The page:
Starhawk and Sexual Ethics

Jason Pitzl-Waters —  November 29, 2007 — 7 Comments

Author, activist, and On Faith panelist Starhawk weighs in on the issue of political sex scandals. She starts off with explaining that most modern Pagans don’t have the same sexual restrictions and hang-ups as many monotheist traditions.

“To Pagans, sexuality is sacred, for it holds within it the possibility of deep, loving, ecstatic connection to the great creative life-force we call the Goddess. So, we start from the premise that sex itself is a good thing … Inside or out of marriage, sex is no sin. Our moral questions about sex or any other act would be, ‘Is it hurtful’? Is it something you have to lie about, something that breaks a trust or causes deeper wounds?”

We may not all call the creative life-force “the Goddess”, but that is a fairly decent summation of the sexual ethics often found within Pagan circles. But Starhawk runs into some trouble when it appears that she is inserting her personal opinions into an explanation of Pagan sexual ethics (without making that qualification).

“When a president has sex with an intern, or a senator with a page, there’s a huge imbalance in power. Exploiting those roles for sexual conquest is a misuse of that position – even when both parties are consenting adults, for the charisma of power warps judgment.”

So which is it? Are they consenting adults or not? Can you make a free and consenting decision if you are “warped” by the other’s power? Should people from different social and economic strata avoid sexual relationships lest the “charisma of power” propel them into an unhealthy situation, or does this only apply to those working within politics? I do think it is safe to say that this view isn’t universally held by Pagans, or by humanity itself. I wish Starhawk had made it clear that this was her view (as she does with later comments in the essay), and not an issue of broad consensus among modern Pagans.

What do you think?

ADDENDUM: I just want to be clear that I am not attacking Starhawk personally, in fact I agree with much of what she has to say about power dynamics. My point is that the essay made it seem that she was speaking for modern Paganism as whole, when if fact there are many different ideas on sexual ethics and power dynamics within our family of faiths.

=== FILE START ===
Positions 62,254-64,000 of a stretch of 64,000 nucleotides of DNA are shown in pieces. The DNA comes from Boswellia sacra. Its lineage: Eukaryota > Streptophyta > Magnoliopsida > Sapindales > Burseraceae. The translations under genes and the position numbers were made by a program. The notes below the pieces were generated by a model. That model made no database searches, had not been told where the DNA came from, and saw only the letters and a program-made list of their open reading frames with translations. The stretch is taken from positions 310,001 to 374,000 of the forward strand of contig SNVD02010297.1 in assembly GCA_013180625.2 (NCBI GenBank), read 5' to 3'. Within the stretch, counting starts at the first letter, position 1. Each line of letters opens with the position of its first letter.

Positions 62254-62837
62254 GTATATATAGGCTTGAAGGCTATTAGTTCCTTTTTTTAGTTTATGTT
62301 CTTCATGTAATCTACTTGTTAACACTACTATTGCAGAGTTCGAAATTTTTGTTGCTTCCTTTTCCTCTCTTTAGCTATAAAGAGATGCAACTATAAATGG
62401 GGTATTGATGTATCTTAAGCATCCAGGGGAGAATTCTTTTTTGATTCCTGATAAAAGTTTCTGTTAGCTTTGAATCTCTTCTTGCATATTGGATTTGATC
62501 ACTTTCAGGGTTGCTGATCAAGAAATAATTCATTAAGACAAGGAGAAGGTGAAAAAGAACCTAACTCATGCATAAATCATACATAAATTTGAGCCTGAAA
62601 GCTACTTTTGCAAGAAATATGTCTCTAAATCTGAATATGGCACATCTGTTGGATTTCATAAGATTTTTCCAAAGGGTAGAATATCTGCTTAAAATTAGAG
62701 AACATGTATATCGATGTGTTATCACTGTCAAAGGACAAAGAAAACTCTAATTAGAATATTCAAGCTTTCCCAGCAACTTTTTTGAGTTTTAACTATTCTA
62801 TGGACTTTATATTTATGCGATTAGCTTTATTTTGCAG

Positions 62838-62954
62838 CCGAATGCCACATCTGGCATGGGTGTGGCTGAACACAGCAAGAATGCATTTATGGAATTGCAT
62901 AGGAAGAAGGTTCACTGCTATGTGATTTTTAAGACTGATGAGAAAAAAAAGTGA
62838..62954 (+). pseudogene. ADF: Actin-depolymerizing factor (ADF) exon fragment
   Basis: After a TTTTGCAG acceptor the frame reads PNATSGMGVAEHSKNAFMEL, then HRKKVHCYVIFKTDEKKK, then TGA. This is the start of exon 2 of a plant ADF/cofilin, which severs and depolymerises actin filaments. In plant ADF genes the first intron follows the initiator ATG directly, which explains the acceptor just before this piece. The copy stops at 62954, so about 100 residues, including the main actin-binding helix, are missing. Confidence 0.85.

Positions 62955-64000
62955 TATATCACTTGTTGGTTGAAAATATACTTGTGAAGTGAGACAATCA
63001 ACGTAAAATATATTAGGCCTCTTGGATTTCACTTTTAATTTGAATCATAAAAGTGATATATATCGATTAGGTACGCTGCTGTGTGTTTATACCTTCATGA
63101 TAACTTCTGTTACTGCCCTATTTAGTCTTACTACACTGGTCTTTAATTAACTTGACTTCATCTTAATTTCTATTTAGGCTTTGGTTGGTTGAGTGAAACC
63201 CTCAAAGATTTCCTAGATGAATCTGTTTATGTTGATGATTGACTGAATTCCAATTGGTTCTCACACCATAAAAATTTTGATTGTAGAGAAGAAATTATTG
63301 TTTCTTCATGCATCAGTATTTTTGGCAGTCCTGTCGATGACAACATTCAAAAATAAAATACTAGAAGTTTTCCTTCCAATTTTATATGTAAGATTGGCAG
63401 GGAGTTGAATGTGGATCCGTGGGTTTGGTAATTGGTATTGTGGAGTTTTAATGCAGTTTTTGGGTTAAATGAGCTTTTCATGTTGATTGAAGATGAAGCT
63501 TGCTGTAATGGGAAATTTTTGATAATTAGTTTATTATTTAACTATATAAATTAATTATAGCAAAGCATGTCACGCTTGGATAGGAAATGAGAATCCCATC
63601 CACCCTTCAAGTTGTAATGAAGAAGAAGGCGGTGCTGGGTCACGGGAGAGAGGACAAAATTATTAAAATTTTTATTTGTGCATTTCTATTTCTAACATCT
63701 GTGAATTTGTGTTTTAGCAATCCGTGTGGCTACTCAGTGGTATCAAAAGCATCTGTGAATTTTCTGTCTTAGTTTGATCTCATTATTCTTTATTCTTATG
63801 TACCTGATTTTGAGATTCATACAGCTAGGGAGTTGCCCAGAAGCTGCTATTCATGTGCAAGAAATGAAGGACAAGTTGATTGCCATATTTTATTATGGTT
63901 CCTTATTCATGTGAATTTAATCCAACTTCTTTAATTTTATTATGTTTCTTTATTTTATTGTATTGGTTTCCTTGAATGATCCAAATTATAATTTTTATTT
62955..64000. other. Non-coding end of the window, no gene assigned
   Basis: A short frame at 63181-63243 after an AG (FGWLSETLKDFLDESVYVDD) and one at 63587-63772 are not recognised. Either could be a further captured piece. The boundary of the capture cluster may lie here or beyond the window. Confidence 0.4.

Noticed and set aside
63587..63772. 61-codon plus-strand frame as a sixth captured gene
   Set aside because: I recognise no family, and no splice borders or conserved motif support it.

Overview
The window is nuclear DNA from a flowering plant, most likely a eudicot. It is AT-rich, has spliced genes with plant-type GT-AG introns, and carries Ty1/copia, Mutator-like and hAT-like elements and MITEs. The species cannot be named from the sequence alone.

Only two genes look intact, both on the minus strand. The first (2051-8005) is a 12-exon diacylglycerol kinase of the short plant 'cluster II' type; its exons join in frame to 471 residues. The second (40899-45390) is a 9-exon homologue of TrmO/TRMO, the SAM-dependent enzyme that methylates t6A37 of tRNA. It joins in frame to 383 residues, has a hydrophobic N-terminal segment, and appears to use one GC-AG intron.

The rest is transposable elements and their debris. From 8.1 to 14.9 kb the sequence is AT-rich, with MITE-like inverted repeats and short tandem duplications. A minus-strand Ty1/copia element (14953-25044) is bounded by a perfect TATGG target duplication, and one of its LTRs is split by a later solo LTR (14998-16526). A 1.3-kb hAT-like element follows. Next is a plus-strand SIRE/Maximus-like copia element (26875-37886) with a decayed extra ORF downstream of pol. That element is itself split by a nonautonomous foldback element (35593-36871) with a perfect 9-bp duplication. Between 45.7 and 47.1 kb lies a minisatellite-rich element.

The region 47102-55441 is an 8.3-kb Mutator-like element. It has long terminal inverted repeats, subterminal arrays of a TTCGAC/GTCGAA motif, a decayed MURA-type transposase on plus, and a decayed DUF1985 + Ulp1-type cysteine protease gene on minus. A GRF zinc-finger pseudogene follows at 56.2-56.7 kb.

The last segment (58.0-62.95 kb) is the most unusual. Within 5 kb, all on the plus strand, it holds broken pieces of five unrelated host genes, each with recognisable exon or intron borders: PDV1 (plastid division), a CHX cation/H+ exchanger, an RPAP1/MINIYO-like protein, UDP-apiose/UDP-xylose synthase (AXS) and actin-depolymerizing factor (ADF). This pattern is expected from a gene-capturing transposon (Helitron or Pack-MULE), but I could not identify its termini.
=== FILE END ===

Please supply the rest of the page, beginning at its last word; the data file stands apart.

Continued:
Jason Pitzl-Waters


  • fenix

    Hm – well, while I can see her point about the abuse of power in order to gain sex/control, I doubt that’s always the case. I do kind of take exception to the view of passing her opinion off as the opinion of ALL Pagans.

  • Copper Asetemhat Stewart

    I don’t have a problem with pro/prescriptive definitions of Paganism or even discussions about what constitutes “authentic” Paganism. They are always present, either overtly or covertly, and they cannot be avoided. Best to make them explicit. I would be happier is she simply said, “This is better; this is what Paganism should be” and acknowledged that too many “Pagans” use religion as a cover for sexual predation–(as opposed to consensual sex)something apparent at the larger festivals. The manifestations are very different from those in fundamentalist forms of Christianity, but it seems to me that the greatest Pagan hypocrisy is, like theirs, around sex. Starhawk should have cast her comments as idealistic; I know as many nuerotic and sexually active Pagans as I do neurotic and sexually constrained Christians. (Maybe California really is different, but not to judge from the gossip mills).This is far more of a problem for Starhawk than for me, given her general preference for consensus, etc. The mandate to avoid speaking “for” others or in terms of subjectively perceived absolutes is a hobbling form of political correctness that often becomes tyrannical, in illustration of the magical principle that things become their opposites over time–at least those forms of speaking or pronouncing that actually have no material consequences or are devoid of imposition. Only a false presumption on the part of the reader–that her presumption is substantive–would cause this rhetoric to become a tangible imposition. Nothing can be done to contain such presumption–there will always be literalist and reactive readers.There’s also nothing wrong with healthily vying definitions of Paganism or with the Pagan “should,” especially in matters that affect the collective. Such “shoulds” are present in both Star’s piece and the query you pose in response.If Clinton had taken her advice (and if Dems had refused to defend his lies and abuses of power just because Repubs were also lying and abusing power), then I don’t think George Bush would be President. These things have consequences. Because of their tenure, I’m not voting for Hillary under any circumstances.